Obsessive-Compulsive disorder (OCD) and obsessive-compulsive personality disorder (OCPD) sound like basically the same thing, and while they do share similarities, there are many differences.
What is Obsessive-Compulsive Disorder?
OCD consists of two components: obsessive thinking, which is thinking too much about things, and compulsive actions, something you do to stop the obsessive thinking.
The textbook example is someone who compulsively washes their hands.
This person may obsess about germs or dirt. In order to stop these thoughts, they wash their hands. When the thoughts return, they wash their hands again. These compulsive actions can become ritualized. For example, some people with OCD may believe that they must turn the light switch off exactly seven times in order to be certain that it is really off.
Treatment for OCD
OCD is treated with antidepressants and cognitive-behavioral psychotherapy, often both. Exposure therapy has been found to be especially helpful in treating OCD.
What is Obsessive-Compulsive Personality Disorder?
Obsessive-compulsive personality disorder looks entirely different from OCD at first glance. Typical symptoms include:
- Being excessively fixated with lists, rules and details
- Being inflexible when it comes to rules, morals or ethical codes
- Having a sense of perfectionism that is so great, it interferes with completing tasks
- Being obsessed with work and working so much that it interferes with relationships and social activities
- An inability to be generous
Like all personality disorders, OCPD can be thought of as an extreme exaggeration of a certain personality style. Many of us likely know someone who is somewhat like this.
It’s only a personality disorder when it is so extreme that it interferes with daily life.
Treatment for OCPD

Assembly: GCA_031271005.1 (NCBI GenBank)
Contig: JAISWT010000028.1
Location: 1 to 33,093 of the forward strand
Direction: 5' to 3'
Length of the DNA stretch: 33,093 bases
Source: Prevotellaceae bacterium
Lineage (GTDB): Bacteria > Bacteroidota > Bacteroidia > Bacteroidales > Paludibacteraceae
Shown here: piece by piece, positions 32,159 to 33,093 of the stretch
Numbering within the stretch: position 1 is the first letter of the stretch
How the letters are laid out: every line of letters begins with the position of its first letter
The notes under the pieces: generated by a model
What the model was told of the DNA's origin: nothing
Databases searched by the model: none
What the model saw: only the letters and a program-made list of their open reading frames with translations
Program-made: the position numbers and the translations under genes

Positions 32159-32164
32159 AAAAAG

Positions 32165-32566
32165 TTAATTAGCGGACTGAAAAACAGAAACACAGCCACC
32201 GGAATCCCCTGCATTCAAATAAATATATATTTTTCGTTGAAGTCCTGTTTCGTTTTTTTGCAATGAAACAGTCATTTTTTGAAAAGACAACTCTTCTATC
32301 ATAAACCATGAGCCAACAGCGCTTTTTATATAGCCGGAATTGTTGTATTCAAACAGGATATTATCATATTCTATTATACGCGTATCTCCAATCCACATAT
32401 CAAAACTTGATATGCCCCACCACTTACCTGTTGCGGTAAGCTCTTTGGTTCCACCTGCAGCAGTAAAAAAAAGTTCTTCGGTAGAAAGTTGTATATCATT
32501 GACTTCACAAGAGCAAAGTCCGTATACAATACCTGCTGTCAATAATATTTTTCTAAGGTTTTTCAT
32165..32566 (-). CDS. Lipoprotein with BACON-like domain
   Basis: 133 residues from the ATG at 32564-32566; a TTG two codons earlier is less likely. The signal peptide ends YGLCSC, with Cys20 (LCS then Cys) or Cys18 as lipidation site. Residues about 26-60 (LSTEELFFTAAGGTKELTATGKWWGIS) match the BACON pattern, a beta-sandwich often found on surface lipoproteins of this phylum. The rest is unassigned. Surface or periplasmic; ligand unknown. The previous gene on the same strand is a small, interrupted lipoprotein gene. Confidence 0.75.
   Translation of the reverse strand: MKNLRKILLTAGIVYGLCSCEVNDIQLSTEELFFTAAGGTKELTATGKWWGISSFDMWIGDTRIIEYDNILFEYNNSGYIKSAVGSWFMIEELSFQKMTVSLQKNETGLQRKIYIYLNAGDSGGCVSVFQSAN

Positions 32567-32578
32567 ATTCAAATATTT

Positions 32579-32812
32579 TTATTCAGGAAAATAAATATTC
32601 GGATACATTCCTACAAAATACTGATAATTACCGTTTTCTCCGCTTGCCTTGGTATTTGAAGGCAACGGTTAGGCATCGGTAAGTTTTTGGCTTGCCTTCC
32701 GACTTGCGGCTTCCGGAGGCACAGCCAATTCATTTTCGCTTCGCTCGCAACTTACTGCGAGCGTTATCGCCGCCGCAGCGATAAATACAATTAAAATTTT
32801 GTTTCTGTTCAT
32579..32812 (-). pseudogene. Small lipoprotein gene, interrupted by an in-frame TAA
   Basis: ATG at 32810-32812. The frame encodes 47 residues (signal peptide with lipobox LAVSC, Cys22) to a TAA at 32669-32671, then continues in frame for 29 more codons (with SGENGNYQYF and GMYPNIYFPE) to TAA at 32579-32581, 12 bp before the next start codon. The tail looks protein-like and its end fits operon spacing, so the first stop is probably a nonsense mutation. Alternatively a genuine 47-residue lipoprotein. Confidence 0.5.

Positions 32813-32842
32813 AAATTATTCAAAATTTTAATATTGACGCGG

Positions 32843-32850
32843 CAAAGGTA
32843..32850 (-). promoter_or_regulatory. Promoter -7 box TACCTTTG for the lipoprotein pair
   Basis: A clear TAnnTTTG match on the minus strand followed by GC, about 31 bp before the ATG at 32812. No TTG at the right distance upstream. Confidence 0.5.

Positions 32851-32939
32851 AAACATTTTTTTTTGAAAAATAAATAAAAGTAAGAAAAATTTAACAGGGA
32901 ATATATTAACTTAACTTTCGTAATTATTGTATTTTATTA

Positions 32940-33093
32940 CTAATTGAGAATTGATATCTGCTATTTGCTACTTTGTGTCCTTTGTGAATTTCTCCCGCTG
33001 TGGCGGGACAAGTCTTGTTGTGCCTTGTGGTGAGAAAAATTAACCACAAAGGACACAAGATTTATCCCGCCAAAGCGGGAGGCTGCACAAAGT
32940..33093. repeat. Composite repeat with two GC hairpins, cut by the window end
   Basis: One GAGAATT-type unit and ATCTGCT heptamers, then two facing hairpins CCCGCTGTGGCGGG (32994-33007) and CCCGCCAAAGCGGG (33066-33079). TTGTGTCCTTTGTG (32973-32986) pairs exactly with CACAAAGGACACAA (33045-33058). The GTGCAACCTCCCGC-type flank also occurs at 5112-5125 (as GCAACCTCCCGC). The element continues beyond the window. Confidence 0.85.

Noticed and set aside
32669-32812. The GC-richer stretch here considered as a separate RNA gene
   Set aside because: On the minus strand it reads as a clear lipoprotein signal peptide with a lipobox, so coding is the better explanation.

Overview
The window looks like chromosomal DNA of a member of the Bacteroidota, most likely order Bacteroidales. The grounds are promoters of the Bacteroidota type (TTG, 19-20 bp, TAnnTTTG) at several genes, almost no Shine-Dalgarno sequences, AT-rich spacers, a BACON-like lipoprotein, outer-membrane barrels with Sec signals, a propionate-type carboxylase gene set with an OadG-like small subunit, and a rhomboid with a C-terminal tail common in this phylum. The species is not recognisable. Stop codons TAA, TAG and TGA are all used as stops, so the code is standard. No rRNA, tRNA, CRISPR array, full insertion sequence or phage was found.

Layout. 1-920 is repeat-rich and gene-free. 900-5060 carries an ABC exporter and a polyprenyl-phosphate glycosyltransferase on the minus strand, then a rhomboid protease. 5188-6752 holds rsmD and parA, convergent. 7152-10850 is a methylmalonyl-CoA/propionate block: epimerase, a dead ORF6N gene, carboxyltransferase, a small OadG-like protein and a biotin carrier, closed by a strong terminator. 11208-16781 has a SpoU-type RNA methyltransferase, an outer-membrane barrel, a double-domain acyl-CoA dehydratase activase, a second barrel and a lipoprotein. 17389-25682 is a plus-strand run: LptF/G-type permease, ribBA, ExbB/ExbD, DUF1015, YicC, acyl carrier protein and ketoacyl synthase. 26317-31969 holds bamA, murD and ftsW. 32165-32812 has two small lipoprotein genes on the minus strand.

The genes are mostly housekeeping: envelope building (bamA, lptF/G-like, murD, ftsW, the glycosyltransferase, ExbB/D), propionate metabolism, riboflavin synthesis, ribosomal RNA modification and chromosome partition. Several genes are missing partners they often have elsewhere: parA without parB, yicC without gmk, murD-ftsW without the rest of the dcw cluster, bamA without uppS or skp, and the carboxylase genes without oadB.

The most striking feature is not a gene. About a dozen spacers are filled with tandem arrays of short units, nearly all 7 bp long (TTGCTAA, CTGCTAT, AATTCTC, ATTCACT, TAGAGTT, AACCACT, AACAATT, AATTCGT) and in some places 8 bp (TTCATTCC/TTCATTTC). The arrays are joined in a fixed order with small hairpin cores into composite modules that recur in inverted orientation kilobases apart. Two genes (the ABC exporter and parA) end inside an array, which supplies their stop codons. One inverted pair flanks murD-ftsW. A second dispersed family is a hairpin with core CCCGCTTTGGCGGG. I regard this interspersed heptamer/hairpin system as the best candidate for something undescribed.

Treatment for OCPD is similar to the treatment for OCD and may include antidepressants, psychotherapy and relaxation exercises.
Comparing OCD and OCPD
Both involve the tendency to obsess and to act compulsively. OCD is an illness that can develop at different points in life. Obsessive-compulsive personality disorder must have begun by early adulthood. It refers to a deeply embedded personality style.
The Differences between OCD and OCPD
Perhaps the biggest difference between OCD and OCPD is that while people with OCD do not want to have the troubling thoughts they have and realize that those thoughts are irrational and unreasonable, those with OCPD believe their thinking and behavior is perfectly rational.
Other differences include:
- While the thoughts, fears and behaviors that people with OCD typically deal with don’t have much to do with reality, those with OCPD are fixated on everyday rules, functions and order
- OCD affects everything in the sufferer’s life, including work/ school, relationships and functioning, while OCPD tends to only affect interpersonal relationships
- Many people with OCPD don’t think they need treatment, whereas people with OCD often realize they need help to deal with the overwhelming thoughts and disrupting compulsions
OCPD Has Some Positive Aspects
Having some obsessive-compulsive personality traits can pay off. Students and employees who are “excessively devoted to work and productivity to the exclusion of leisure activities and friendships” can be very productive. This productivity is rewarded by good grades, pay raises and advancement at work. Other aspects of life can suffer, however, if things are not in balance.